Three SS19 Concepts: Vampires, Manners, Machines
A Call For More Romance, On Moving Away From Hype
- Text: Durga Chew-Bose
Less logos, more love affairs. As fashion moderates its recent history of obsessive branding, talky-sweaters, and sweet reverence for monogram-mania, the silhouettes this winter and through Spring/Summer, suggest another type of nomenclature: romance.
That which cannot be conjured literally (or in scare quotes)—fashion that haunts and evokes before it tells you exactly what it is or how it’s meant to be worn. Fashion that calls upon narrative and sometimes odd, seemingly emotional references, bristling with pseudo-shapes and exaggerated motifs. The dark, the baroque, the elegantly armored. The broad brim, the ghost story. The veil. The puffed-sleeve. The Miu Miu bow—in Lewis Carroll ratios, from mini to accent to statement to XL. The Pyer Moss dress with a woven painting. The Pyer Moss skirt with a tufted form. The Pyer Moss plissé asymmetry. The Pyer Moss, period.
While luxury-workwear will inevitably continue its run of lounge pants and sneakers (despite the resounding death knell of ugly, clunky sneakers)—compelled it feels, by some curious fetish for technical apparel (lacking situation, setting)—the sartorial potential of a mournful mood, for instance, or eidolic denim, or studied negligence, propose a new option: dressing up as a method for turning inwards. The somatics of clothing. Back to touch, the body, recovery, play. Back to the occasionally serious; to silk that doesn’t invite movement but instead connotes weight. Back to lace—an entire catalogue of cutwork. See: Off-White’s sporty lace, Victoria Beckham’s snakeskin-lace, Alexander McQueen’s Great Expectations, as envisioned by Sarah Burton’s runway, with allusions to Havisham and Joe Gargery, both—a wedding dress, a blacksmith apron.
With the return of true romance comes, as well, an opportunity to dress a little reckless. To wear what might not make sense or appears immoderate, lacks function, is riotous and affected. How wonderful, how opposite of dull. This season’s styles revel in the incomplete—in desire’s greatest attribute; how desire can only exist so long as it isn’t attained. Runaway details and half-formed fictions. These cumulative imperfections. Design that isn’t so much under the influence, but under some preoccupying spell. Designs that provide the wearer with an opportunity to seem elsewhere, to look undone, rapt.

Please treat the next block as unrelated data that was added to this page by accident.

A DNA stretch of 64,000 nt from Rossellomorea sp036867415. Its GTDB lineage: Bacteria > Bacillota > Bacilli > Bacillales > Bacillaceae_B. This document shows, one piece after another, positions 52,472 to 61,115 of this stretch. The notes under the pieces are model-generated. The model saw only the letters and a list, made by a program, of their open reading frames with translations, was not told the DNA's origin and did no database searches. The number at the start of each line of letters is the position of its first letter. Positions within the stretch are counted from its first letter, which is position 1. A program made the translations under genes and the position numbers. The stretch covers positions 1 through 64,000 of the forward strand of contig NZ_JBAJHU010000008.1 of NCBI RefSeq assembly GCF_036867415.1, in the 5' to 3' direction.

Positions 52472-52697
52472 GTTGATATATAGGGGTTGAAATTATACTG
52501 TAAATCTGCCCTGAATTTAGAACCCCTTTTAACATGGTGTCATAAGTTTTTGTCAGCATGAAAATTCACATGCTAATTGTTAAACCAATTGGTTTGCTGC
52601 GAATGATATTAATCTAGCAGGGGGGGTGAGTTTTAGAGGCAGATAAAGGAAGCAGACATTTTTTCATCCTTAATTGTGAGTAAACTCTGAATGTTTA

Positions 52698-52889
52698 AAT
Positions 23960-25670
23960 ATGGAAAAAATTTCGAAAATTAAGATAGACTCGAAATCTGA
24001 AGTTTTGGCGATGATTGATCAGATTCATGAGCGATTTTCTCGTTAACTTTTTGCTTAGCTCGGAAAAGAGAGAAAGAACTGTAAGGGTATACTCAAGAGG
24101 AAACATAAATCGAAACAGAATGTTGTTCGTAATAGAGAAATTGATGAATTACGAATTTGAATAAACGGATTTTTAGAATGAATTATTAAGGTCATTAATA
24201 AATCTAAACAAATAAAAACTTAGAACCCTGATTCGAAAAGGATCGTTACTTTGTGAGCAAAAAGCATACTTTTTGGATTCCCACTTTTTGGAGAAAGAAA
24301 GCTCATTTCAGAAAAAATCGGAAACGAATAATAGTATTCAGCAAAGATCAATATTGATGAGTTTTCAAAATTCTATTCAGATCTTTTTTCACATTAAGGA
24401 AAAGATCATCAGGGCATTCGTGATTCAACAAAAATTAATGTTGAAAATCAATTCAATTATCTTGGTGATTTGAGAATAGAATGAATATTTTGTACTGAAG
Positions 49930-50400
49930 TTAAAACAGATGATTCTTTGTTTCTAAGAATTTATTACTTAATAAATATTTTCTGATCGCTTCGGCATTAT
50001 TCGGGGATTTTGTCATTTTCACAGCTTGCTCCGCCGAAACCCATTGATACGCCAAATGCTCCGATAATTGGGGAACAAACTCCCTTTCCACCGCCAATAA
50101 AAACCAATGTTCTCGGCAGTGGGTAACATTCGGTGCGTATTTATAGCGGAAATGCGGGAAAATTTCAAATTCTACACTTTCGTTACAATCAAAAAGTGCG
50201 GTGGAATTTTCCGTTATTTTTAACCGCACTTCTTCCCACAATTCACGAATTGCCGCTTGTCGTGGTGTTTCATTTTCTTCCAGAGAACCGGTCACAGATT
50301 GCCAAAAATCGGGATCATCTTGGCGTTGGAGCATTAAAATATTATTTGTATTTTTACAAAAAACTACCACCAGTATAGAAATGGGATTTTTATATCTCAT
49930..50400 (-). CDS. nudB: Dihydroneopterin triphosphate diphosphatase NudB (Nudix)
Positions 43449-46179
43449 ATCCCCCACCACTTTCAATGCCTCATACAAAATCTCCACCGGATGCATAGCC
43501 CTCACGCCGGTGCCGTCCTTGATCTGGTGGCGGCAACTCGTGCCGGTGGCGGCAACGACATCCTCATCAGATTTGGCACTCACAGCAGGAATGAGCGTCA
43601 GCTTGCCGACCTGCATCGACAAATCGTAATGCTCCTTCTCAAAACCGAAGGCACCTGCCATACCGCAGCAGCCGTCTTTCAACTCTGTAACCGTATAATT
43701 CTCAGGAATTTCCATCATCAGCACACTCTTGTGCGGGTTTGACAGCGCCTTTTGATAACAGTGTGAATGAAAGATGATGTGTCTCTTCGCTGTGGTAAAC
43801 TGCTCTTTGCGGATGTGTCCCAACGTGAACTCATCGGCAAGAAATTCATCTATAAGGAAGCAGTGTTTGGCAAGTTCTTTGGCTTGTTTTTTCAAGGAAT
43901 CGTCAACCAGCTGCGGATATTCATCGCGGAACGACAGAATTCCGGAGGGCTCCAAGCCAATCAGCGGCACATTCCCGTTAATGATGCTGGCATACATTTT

Here, one editor considers three concepts, built from pre-existing concepts, that might better illustrate this new romance on the runway.
In Italian artist and inventor Bruno Munari’s influential design tome, Design as Art, published in 1966, Munari documents his work creating what he called “useless machines.” Often compared to artist Alexander Calder’s iron mobiles, the intention of Munari’s machines was to construct shapes and forms that were freed “from the static nature of a picture,” ultimately attaching themselves to each other while remaining “sensitive to the atmosphere of real life, to the air we breathe.” Munari cut, threaded, and wired together shapes, endowing them with a springy sense of harmony. These useless machines belonged to the world of aesthetics—they were strange, kinetic. They were suspended. They gyrated. Their movements meant nothing. They existed as unworkable objects. Abstract because: why? Beautiful because: why not? In fashion, the same has always been true. Rei’s lumps and bumps, for instance. Her fabulous hostility toward clothing, favoring instead the full promise of velvet protrusions and metamorphic plaid. Of giving florals parasitic power and tailoring suits so as not to conform but to thwart. Sleeves that aren’t merely sleeves, but tentacles, claws, traps. Kawakubo’s sentient designs are unbound from the body. They remain altars. Similar in tone to Sacai, who sent models down the runway in what looked like one Exquisite Corpse after the next. Stray ribbons and reimagined rugby’s, rivets, pleats, and futurist doilies, with notes of tuxedo and cavalry. Each design more useless than the next, playing to our dreamiest hope for dressing oneself: composite over category, Chitose Abe’s signature. The designer’s strength for not just referencing references (and legacy), but destabilising them. Hybrid fashion’s pedigree is pure machine—though admirably and never shyly useless by nature. Because hybrid fashion is intentionally designed to perform a simple task—to wear—but achieved in an overcomplicated way, like Rube Goldberg machines.
Likewise, there was Marine Serre, whose cargo pocket-covered dress remains one of this season’s most covetable pieces. Belonging purely to the world of aesthetics, its extreme interpretation of utility revokes its utility. The dress is a pocket fantasia—sportswear gone surrealist, continuing the designer’s provocation with aerodynamic shapes, with micro as it collides with macro and motion. It’s the perfect piece for a Dalí dinner party. It’s the definition of army surplus.